A Helping Hand for Refugees

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9 / total: 48

How does it feel to be a Rohingya?

The Burma Times – 15 April 2014

Since 2012, the Rohingya Muslims living in various parts of Myanmar in Southeastern Asia has been grabbing international headlines, with reports of people being hunted down and killed, villages being put to the torch, and refugees being stranded at sea after neighboring countries refused to let them in.

So what's going on in Myanmar?

The Rohingya Muslims are a minority in Myanmar that once ruled the region with a kingdom that lasted for 350 years. Later, the tide turned and the Rohingya became a minority in their own homeland. Today, they are known as the most persecuted people in the world, stateless and seemingly unwanted by anyone.

If you are a Rohingya you have two choices:

1) You can stay at home. But that means;

Being forced to live in dismal camps with no freedom to leave, frequent attacks by extremist mobs, which includes being burned to death, and your house being burned down. Also you will be denied citizenship rights and you cannot rely on the security forces, as what happened until now make it clear.

From 1942 to 1996, two million people were forced to flee their homes, 15,000 settlements were razed to ground, 300,000 people were slaughtered and 20,000 women were raped. 5,000 mosques were destroyed and in 2012, the attacks flared up with 330 villages burned down with their residents in them. Moreover, if you choose to stay, you cannot go to state hospitals, own a motor vehicle or even a telephone. If your house, which by the way can only be wooden, burns down by mistake, you will face up to six years in prison.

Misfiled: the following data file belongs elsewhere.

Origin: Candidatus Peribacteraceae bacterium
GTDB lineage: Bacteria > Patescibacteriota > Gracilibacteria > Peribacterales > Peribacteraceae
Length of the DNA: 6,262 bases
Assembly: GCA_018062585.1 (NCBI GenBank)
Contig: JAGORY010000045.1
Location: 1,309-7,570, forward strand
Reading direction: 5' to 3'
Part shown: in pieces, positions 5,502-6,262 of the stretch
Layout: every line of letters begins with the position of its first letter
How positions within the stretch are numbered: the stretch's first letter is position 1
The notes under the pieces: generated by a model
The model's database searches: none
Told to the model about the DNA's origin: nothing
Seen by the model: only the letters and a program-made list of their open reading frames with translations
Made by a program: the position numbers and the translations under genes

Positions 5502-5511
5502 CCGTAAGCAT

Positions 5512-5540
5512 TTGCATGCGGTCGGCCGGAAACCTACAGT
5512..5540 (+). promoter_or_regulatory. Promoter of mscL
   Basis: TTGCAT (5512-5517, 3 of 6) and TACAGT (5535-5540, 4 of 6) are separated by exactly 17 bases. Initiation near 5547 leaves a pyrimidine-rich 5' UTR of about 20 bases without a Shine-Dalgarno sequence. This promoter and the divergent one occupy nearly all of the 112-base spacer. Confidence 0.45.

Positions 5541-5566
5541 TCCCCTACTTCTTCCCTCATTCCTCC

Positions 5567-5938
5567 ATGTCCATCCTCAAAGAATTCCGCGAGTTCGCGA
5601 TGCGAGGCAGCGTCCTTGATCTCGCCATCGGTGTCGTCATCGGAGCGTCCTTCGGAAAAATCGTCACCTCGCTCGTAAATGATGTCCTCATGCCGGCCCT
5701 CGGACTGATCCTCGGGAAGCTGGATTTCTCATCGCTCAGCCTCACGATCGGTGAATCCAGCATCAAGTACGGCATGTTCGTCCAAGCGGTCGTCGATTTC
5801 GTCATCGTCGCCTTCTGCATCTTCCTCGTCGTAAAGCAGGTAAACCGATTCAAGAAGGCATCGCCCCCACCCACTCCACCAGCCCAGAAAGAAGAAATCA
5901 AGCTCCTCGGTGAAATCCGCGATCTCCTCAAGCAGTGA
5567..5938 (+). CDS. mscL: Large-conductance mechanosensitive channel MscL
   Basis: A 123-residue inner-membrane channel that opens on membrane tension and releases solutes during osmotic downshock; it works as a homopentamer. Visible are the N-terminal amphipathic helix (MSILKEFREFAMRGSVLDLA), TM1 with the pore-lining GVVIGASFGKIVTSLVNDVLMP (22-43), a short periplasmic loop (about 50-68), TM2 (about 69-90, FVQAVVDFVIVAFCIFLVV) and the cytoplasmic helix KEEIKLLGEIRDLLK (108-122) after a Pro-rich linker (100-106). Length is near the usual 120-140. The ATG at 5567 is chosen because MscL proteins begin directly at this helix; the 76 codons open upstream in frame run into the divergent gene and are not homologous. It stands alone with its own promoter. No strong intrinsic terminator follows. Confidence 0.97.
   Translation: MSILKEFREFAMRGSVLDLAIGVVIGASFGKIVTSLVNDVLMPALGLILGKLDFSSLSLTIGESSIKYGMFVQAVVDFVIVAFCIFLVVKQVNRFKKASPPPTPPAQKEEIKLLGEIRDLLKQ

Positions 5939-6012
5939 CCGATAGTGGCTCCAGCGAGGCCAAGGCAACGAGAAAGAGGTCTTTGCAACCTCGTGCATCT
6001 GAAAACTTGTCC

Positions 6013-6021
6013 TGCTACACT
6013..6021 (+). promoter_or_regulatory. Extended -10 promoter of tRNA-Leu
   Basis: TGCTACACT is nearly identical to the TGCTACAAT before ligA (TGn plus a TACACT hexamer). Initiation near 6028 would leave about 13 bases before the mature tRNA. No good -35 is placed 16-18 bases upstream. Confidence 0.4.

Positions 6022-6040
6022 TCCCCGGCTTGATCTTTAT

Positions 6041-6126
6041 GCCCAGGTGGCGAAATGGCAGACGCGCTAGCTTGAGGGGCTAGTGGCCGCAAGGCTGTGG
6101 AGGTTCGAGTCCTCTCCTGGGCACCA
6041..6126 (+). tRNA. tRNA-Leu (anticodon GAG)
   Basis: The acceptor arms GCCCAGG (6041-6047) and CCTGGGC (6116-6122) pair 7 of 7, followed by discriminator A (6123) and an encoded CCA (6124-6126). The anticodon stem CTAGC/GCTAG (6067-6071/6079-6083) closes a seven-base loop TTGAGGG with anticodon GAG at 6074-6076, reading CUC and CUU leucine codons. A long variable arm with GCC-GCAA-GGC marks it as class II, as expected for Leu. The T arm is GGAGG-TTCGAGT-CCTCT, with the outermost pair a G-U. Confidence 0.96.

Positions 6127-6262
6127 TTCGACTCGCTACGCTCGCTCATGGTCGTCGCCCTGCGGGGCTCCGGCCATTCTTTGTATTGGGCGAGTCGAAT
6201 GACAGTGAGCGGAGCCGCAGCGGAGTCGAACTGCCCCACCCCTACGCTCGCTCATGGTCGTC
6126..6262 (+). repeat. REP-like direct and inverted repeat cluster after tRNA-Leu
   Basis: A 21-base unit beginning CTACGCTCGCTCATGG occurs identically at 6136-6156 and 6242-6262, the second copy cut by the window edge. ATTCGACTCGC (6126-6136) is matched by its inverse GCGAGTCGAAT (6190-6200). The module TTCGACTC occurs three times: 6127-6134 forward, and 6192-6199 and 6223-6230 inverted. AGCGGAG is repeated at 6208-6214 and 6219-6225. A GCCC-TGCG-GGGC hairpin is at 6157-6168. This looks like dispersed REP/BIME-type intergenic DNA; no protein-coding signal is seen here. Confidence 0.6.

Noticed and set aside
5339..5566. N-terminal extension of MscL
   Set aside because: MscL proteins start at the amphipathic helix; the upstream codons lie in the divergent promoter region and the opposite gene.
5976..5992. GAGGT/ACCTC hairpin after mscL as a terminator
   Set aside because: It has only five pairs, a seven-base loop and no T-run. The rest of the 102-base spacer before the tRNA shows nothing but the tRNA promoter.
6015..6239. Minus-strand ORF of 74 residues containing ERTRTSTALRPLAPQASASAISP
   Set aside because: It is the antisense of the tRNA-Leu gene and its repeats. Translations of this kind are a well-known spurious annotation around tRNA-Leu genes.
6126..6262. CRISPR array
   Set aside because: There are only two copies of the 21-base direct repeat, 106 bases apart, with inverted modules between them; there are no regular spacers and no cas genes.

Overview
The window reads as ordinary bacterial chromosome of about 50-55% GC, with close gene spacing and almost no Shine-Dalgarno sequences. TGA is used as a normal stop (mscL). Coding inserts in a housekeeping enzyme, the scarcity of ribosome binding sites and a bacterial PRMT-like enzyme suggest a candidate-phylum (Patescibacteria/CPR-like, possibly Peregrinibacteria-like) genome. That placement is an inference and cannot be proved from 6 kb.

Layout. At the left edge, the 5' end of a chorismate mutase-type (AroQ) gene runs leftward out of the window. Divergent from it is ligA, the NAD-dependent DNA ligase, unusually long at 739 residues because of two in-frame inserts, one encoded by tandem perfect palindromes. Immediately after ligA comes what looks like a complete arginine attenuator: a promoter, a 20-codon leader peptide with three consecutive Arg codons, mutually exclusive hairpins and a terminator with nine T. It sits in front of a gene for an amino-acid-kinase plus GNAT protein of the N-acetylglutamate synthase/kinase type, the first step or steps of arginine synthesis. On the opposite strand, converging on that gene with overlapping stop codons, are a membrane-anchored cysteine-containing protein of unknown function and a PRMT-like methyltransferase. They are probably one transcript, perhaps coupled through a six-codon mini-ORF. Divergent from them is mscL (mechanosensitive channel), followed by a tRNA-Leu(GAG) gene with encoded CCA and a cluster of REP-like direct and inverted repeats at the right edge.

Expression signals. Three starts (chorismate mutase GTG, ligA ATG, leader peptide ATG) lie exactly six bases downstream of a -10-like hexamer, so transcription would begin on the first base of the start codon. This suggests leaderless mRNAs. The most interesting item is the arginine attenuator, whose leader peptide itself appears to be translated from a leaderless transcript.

2) Migrate somewhere else. But go where?

Bangladesh, although itself a Muslim country, chooses to close its doors in the faces of these traumatized people crammed onto makeshift boats, leaves them stranded in the ocean and most of the time, those boats sink with everyone onboard. What are the other options?

The Rohingya Muslims have to get on rickety boats in order to flee their own country. These boats usually cannot reach land.

The Rohingyas, who could take shelter in coastal areas, manage to survive on the food thrown to them. Most of them do not have such opportunity.

Go to Thailand, and if they accept you (though unlikely), risk being captured by human traffickers and sold as slaves (Reuters recently uncovered a massive human trafficking scheme that involved Thai immigration officers.) However, most of the time Thailand doesn't accept these people and leaves them stranded at sea. There is even footage of people being handcuffed and pushed into the sea from behind by Thai officials. Malaysia graciously offers a home to these poor people, but it is a distant land to reach with such unreliable boats. The USA has recently offered shelter to some and although the act is highly laudable, the numbers are incredibly low and therefore far from being a real solution to the ordeal of the world's most persecuted people.

As hard as it is to believe, these painful incidents are happening as you read these words, or as you watch your favorite TV show. Most recently, Doctors Without Borders were banned from working in the country as they were accused of favoring the Rohingya; sadly, DwB were the only medical treatment the Rohingya Muslims could obtain.